Healthy eating means getting the right balance of nutrients your body needs each and every day. There are specific nutrients your body requires during adolescence. Make sure to focus on getting the following nutrients daily:
Adequate calcium levels are important for developing strong bones. More than one-third of your adult bone mass is deposited during adolescence. Inadequate calcium intake during your teen years puts you at risk for developing osteoporosis later in life. The recommended amount of calcium is 1,200 mg every day. Low fat dairy products (such as milk and yogurt) are good choices to make up the difference
During adolescence, both boys and girls need adequate amounts of iron to support their rapid growth. During growth spurts, iron helps new muscle cells obtain oxygen for energy. The recommended amount of iron for girls is 15 mg per day and for boys is 12 mg per day (girls need a little more iron to account for menstrual losses). Iron deficiency causes anemia leading to fatigue, weakness and decreased learning ability.
Getting enough protein is important for growth, energy and the repair of body tissues (like muscles). Protein is the most satisfying (or “filling”) macronutrient, so it helps to curb your hunger.
You can implement healthy behaviors to help with short and long term weight control. To help achieve and maintain a healthy weight, the following behaviors are important:
One of the reasons obesity has become such an alarming problem is because serving sizes are often 2 to 4 times what they ought to be. This “portion distortion” leads to a passive over consumption of calories — in other words, you are consuming calories without even knowing what you are eating. Did you know that restaurant weight loss results. portions are now 2 to 4 times the size of standard serving sizes? Keep this in mind: Calorie content increases with portion size. Eating portion controlled meals effectively reduces total calorie intake — and helps maintain
Take note of serving sizes on product packages. Consider for example, a 200 calorie, 20-ounce bottle of non-diet soda that lists 2.5 servings on the package: Since the calories listed on the package are per serving, you will have consumed 500 total calories by drinking the whole bottle — which is equivalent to 5 Meals!
Breakfast really is the most important meal of the day. Eating breakfast gives you the energy you need to start your day off right and helps you focus and learn in school. It also helps to jump start your metabolism. Studies show that individuals who do not eat breakfast have a lower metabolic rate compared to those who do. If you are on the go in the morning, have a convenient meal for breakfast.
5 or 6 Small Meals for Best Meal Frequency
Research shows that eating “three square meals” each day is really not the best method of weight control. Instead, eating every 3 hours (when we normally experience physiologic hunger) is ideal. Eating frequently keeps you feeling fuller during the day, and prevents dips in blood sugar that may lead some individuals to binge eat. With your busy schedule, ready-to-go meal replacements are a convenient option to help ensure you eat regularly (and properly) throughout the day.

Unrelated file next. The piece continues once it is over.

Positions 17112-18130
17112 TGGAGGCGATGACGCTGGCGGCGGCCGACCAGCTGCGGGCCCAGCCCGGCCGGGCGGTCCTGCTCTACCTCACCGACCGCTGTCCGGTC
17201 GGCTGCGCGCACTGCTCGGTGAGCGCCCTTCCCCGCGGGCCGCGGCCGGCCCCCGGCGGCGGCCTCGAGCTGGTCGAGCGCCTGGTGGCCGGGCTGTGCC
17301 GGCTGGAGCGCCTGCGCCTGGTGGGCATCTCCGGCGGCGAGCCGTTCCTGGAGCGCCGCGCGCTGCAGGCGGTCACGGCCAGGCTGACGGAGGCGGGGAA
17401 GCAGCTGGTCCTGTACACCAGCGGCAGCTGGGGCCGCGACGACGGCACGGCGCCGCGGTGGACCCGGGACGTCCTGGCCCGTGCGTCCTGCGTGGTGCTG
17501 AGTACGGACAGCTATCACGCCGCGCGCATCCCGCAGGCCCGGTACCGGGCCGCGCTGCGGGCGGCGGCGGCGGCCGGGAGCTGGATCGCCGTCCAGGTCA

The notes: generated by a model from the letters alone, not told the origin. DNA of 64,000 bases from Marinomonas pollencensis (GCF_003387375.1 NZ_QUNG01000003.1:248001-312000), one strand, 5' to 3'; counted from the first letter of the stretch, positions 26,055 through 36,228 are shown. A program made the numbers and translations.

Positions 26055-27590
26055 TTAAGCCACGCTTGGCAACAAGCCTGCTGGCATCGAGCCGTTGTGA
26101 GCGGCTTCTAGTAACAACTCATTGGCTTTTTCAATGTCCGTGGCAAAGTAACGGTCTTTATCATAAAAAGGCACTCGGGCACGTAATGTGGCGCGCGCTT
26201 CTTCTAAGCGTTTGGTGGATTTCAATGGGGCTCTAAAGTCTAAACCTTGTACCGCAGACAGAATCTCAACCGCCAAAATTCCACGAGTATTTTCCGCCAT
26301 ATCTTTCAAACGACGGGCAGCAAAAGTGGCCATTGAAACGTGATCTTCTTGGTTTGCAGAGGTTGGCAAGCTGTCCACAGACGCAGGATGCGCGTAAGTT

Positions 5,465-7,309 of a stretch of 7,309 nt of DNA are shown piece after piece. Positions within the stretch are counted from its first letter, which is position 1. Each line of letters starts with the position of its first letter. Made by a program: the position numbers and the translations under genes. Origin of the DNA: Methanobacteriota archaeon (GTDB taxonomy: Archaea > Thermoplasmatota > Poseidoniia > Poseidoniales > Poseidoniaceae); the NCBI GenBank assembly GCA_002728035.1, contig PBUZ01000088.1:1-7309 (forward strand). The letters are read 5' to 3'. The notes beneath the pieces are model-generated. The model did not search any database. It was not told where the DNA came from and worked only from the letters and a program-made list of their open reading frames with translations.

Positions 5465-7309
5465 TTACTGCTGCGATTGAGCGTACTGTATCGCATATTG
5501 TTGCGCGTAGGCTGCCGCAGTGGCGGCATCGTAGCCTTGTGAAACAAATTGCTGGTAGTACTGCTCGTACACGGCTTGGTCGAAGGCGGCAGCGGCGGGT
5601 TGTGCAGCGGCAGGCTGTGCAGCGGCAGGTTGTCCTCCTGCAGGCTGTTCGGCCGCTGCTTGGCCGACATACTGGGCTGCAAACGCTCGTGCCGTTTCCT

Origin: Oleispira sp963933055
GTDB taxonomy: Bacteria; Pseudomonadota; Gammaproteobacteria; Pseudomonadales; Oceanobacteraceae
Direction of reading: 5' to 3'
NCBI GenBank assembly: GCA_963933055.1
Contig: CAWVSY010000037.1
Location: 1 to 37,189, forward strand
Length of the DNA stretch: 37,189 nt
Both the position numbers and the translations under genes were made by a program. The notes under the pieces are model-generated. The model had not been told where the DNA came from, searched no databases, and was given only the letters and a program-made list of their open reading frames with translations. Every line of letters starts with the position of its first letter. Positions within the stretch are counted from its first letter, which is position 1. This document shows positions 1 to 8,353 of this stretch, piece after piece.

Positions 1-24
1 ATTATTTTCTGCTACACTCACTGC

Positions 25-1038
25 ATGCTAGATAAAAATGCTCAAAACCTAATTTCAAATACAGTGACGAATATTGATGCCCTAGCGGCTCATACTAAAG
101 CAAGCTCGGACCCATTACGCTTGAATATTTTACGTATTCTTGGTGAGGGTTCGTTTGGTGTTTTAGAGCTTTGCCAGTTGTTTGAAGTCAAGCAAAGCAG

Eat slowly! That way, your stomach can signal your brain that it is full. It takes 20 minutes for the “full signal” to reach your brain, so take time to enjoy every bite. Notice your food’s flavor and texture as you eat. Limit your eating while doing other activities such as watching TV, so you remain aware of the quantity of food you are eating. Chewing each bite of food 15 to 20 times helps slow down the eating process, and allows you to savor the flavor of your food more.
Drink Lots of Fluids
Drink at least 6 to 8 cups of water each day. In addition, you may drink up to 16 ounces of any non-caloric (calorie-free) beverage including unsweetened iced tea, herbal tea, coffee, diet soda and calorie free drink mixes .
Eat More Meals at Home
Research has demonstrated that the more meals you eat in the home (or take to school after preparing at home), the greater success you will have with weight loss
Limit your restaurant outings (especially those involving fast food establishments) as much as possible.
Review your current eating habits and identify where small changes might lead to healthier eating. For instance, can you cut back on drinking sweetened sodas or add more fruits and vegetables to your diet?
Next, try to identify potential “barriers” to your success and consider ways to overcome them. Become aware of “eating triggers” and “success saboteurs” and stay away from them. For example, do you go to a fast food place after school every day with your friends? Replace the fast food with another activity. Instead of giving in to peer pressure, find friends who are supportive of you and your goals.
Keep a journal
Keeping a journal makes you aware of your daily eating habits. Track what, how much and how frequently you eat. Note if you have eaten “off plan” foods, and also which food items you may be over consuming. Keep a food journal on your laptop, ipad or in a paper notebook.
Eat fruits and vegetables each day
Five servings of fruits and vegetables can help keep you healthy when consumed as part of a well-balanced and nutritious eating plan. Not a fan of fruits and vegetables? Do 5 servings sound like a lot? Getting in 5 servings each day is really not that hard! Here are some ideas:
1. slice bananas or strawberries on top of your breakfast cereal
2. have a salad with lunch
3. eat carrot sticks for an afternoon snack
4. stir some fruit into low fat yogurt
5. blend fruit and low fat yogurt with ice for a great smoothie
6. eat fruit cocktail with lunch
7. add fruit to your t puddings
8. blend fruit with your shakes
9. add a vegetable (or two!) to your dinner
10. eat fresh fruit as a mid-morning snack
Try just half of these yummy suggestions and you have gotten in your 5 servings of fruits and vegetables!